There are gaps between land mammals and whales (Talk.Origins)
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There are gaps between land mammals and whales.
- Gish, Duane T., 1994.When is a whale a whale? Impact 250 (Apr.).
The wording of this claim is actual rather generous. The main link (Indocetus ramani) given by Talk.Origins is too fragmented to do anything with. Everything before it is a land animal or semi-aquatic and everything after it is a whale. So there is at least one really big gap that Indocetus ramani at best turns into two gaps.
(Talk.Origins quotes in blue)
1. The transitional sequence from a land mammal to whales is quite robust.
In actuality the only thing this sequence really has going for it is that it seems to be naturally in the correct order.
a. Pakicetus inachus: latest Early Eocene
b. Ambulocetus natans: Early to Middle Eocene, above Pakicetus. It had short front limbs and hind legs adapted for swimming; undulating its spine up and down helped its swimming. It apparently could walk on land as well as swim.
Ambulocetus natans is based on only fragmented evidence. While a more complete skeleton has been found, even that lacks some critical parts, like the shoulder and upper forelimb. This makes the whole reconstruction questionable at best, but as we have seen, evolutionists do not require much in the way of fossil remains to reconstruct an animal in a manner favorable to evolution. Since the front legs are incomplete it is likely that Talk.Origins' description is more a result of evolutionary assumptions than reality.
The only real similarities that Ambulocetus natans has with whales is nose features that allowed it to swallow underwater, and ear structure that allowed them to hear well underwater. Ambulocetus natans seems to have spent much time both on land and under water, but that does not make it transitional.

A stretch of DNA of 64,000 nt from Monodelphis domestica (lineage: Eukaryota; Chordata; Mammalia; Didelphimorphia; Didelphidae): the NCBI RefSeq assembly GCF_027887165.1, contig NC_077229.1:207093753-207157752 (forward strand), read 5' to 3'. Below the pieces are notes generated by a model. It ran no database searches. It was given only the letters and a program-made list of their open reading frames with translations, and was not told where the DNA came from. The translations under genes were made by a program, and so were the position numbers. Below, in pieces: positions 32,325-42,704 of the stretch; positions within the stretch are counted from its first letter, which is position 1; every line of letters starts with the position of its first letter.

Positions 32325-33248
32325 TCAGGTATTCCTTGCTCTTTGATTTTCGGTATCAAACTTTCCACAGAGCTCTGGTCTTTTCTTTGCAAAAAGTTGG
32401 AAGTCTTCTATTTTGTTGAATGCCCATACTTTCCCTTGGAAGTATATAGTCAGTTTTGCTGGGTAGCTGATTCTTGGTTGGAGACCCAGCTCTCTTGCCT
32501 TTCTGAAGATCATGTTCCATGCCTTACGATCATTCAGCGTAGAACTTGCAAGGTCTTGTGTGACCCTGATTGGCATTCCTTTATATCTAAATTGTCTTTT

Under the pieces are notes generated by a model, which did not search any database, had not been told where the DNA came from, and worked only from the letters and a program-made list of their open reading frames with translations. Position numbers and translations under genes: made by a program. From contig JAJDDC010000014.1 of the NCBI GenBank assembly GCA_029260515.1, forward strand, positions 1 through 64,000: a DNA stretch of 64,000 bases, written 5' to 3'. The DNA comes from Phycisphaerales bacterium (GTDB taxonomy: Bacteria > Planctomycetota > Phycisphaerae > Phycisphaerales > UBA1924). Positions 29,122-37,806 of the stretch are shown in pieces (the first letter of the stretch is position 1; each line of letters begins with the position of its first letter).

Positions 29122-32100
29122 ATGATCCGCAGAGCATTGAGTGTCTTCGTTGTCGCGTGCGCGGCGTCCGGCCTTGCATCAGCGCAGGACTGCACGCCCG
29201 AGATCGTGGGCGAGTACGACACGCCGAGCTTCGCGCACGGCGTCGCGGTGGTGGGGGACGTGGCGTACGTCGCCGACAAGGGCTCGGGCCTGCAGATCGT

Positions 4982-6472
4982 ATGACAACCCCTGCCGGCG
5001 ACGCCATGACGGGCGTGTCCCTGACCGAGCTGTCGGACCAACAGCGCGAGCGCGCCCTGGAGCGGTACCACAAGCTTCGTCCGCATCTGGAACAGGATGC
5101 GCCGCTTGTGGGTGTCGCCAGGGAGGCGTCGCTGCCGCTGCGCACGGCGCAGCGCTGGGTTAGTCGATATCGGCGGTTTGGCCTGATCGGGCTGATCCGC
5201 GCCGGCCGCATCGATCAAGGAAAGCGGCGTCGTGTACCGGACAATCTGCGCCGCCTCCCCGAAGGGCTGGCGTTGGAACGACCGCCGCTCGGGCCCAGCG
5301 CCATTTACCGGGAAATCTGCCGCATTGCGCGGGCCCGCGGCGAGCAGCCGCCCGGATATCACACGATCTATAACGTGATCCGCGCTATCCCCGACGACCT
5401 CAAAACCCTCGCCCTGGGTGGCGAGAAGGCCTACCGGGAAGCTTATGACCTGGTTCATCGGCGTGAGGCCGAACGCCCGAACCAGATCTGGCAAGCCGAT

c. Indocetus ramani: earliest Middle Eocene
Indocetus ramani is known only from partial remains, including the skull, pelvic bones, vertebrae, and parts of hind limb bones. There is no other information about Indocetus ramani, not even a description of why evolutionists consider it to be transitional.
- Reference: The Overselling of Whale Evolution
d. Dorudon: the dominant cetacean of the late Eocene. Their tiny hind limbs were not involved in locomotion. e. Basilosaurus: middle Eocene and younger. A fully aquatic whale with structurally complete legs
As in "modern" whales, the so-called legs help with reproduction and have nothing to do with feet. The designation of the rear appendages as vestigial legs is based purely on the assumption of evolutionary change.
f. an early baleen whale with its blowhole far forward and some structural features found in land animals but not later whales (Stricherz 1998).
The far forward position of the blowhole on this fossil simply show the past variety among baleen whales. The rib bones to vertebrae attachments and length of arm bones are more impressive but there is no indication of them in "older" as well as "later" whales, so no hint of real transition.
The whale's closest living relative is the hippopotamus. A fossil group known as anthracotheres links hippos with whales.
Anthracotheres only links hippos with whales if one accepts both transitions.
The common ancestor of whales and hippos likely was a primitive artiodactyl (cloven-hoofed mammal); ankle bones from the primitive whales Artiocetus and Rodhocetus show distinctive artiodactyl traits
Talk.Origins is being deceptive by calling Artiocetus and Rodhocetus primitive whales. While they may both have been largely aquatic, both have substantial limbs. The fact that their ankle bones show artiodactyl traits only shows a relationship if one assumes evolution.
For more information see:(Talk.Origins) Cetaceans